14 August 2020, Friday, 17:42
Sim Sim, Charter 97!

Dzmitry Paliyenka’s Case Goes To Minsk City Court

Dzmitry Paliyenka’s Case Goes To Minsk City Court

Presumably, the trial will begin in September.

Human rights activists of Viasna learned that the Minsk city prosecutor’s office sent a criminal case against activist Dzmitry Paliyenka to the Minsk city court. Presumably, the consideration of the Paliyenka case will begin in September.

This means that the decision on the criminal case submitted to the court, in accordance with Article 276 of the Criminal and Procedural Code, must be made within a month. Presumably, the consideration of the Paliyenka case will begin in September.

At the moment, Paliyenka has been charged under several articles of the Criminal Code: Article 341 (damage to property in a public place), Part 1 of Article 130 (incitement of other social hostility or hatred on the basis of social belonging), Article 369 (public insult to a representative of the authorities in connection with the performance of their official duties) and Part 3 of Article 339 (particularly malicious hooliganism). At the moment, Dzmitry Paliyenka is held in the remand prison #1 in the Valadarski Street in Minsk, where he is likely to remain until trial.

According to human rights activists, the grounds for holding Dzmitry Paliyenka accountable in this case look very doubtful.

“The defamatory Article 369 of the Criminal Code has long provoked negative assessments of the human rights community. The definition of police officers as a social group within the framework of the charge under Article 130 of the Criminal Code is also erroneous from the point of view of international experts and human rights activists. A more detailed analysis of the charge can only be made during the trial in court . Now there is too little information,” says Aleh Pashkevich, a lawyer at Viasna.

The trial of the case of Dzmitry Paliyenka, in fact, will be held during the election campaign.

“The Belarusian authorities once again declare that the election campaign will be democratic and comply with the international standards on free elections. However, free and democratic elections are not only the process of putting ballots into the ballot box, or counting votes. This, in particular, is the atmosphere in which the elections are held . Freedom of expression should be guaranteed, without the people fearing to be punished for their views,” adds Viasna’s lawyer.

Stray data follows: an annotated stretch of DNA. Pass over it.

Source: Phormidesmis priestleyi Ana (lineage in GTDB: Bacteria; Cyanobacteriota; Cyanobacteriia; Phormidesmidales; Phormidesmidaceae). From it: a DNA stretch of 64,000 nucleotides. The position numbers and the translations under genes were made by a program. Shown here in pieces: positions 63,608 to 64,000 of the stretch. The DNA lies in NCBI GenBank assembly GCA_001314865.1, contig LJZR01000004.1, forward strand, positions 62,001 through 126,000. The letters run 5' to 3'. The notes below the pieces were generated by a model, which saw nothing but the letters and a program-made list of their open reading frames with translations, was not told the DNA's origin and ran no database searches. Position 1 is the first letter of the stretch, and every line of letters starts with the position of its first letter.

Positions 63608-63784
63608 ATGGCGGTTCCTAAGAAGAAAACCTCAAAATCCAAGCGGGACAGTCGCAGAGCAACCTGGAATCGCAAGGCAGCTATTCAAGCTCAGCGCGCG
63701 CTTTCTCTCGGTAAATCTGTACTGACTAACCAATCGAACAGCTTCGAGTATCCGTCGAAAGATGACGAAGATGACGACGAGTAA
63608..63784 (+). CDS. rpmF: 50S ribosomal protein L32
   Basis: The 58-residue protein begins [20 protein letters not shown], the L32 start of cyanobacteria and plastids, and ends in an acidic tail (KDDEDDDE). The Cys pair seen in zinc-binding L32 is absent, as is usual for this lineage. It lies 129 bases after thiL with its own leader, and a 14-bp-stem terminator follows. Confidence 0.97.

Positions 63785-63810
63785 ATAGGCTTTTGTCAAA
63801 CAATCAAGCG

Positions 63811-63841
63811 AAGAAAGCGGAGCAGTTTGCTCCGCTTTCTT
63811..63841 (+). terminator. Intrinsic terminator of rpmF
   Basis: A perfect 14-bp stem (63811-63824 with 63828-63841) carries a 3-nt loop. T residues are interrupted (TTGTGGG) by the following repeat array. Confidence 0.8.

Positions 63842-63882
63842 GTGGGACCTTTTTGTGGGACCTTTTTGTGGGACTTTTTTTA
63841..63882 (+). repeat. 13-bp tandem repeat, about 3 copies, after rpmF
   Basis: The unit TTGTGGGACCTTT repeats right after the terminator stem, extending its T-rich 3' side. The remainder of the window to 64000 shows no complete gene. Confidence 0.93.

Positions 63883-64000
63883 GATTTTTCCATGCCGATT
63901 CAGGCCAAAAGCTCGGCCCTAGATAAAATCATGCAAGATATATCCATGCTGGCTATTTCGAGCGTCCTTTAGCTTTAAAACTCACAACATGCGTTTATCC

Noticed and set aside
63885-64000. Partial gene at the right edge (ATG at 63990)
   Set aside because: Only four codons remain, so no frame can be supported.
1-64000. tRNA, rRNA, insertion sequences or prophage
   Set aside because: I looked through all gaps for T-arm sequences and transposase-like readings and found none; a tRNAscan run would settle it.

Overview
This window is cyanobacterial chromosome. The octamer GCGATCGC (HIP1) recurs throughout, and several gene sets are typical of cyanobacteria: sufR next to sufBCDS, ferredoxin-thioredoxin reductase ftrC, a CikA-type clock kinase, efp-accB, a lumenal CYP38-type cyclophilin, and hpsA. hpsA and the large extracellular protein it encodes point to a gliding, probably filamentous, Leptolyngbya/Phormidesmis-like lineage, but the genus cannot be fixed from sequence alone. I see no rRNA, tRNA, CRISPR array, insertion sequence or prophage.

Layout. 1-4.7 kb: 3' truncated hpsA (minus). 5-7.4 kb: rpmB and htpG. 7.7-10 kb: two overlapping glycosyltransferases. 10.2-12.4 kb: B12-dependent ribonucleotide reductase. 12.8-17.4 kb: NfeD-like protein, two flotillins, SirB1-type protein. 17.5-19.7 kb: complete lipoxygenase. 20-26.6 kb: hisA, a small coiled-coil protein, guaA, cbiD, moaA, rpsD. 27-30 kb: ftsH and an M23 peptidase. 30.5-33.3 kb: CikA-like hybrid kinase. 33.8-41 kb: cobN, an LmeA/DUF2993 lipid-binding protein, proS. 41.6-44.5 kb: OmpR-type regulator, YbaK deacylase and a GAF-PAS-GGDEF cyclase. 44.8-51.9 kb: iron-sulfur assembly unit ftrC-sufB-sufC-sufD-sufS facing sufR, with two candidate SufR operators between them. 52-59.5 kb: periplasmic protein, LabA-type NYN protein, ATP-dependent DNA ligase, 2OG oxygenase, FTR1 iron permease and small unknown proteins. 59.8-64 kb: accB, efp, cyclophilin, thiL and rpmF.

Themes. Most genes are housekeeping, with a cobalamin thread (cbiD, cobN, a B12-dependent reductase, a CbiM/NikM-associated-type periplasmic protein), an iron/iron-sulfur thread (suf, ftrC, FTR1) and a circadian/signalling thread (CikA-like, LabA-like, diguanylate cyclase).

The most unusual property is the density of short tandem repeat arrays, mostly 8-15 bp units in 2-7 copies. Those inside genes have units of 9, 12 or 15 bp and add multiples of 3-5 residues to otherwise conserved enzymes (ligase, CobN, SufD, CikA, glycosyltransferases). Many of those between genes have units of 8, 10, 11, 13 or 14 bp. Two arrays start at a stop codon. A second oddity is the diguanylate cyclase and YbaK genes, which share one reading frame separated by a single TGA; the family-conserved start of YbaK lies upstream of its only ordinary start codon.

Human rights activists have concerns that the trial in the Paliyenka case may be held behind closed doors. But, as Aleh Pashkevich notes, if the authorities nevertheless make the trial in this case open, then this, among other things, can be a good signal for both the Belarusian society and the international community, meaning some real democratic processes.

Dzmitry Paliyenka was detained on March 20 on the suspicion of committing particularly malicious hooliganism (Article 339 of the Criminal Code). He is accused of spraying a gas pellet in the face of the man who reprimanded him for smoking on the staircase. On April 5, Paliyenka was charged under several articles of the Criminal Code: Part 3 of Article 339, Article 341 and Part 1 of Article 130. The charge under Article 341 of the Criminal Code was presented against Paliyenka for applying graffiti to a building in the Akhotskaya Street.

On July 2, the Investigatory Committee announced that the investigation of the criminal case of Dzmitry Paliyenka was completed, and it was transferred to the prosecutor's office for the referral to the court. However, the Minsk prosecutor’s office returned the case of Dzmitry Paliyenka to the Zavodzki district department of the Investigatory Committee for an additional preliminary investigation in accordance with Article 264 of the Criminal and Procedural Code.

The result of this was two new criminal articles: 341 for the graffiti in Kurapaty, and 369 for insulting (former) Minister of the Interior Ihar Shunevich.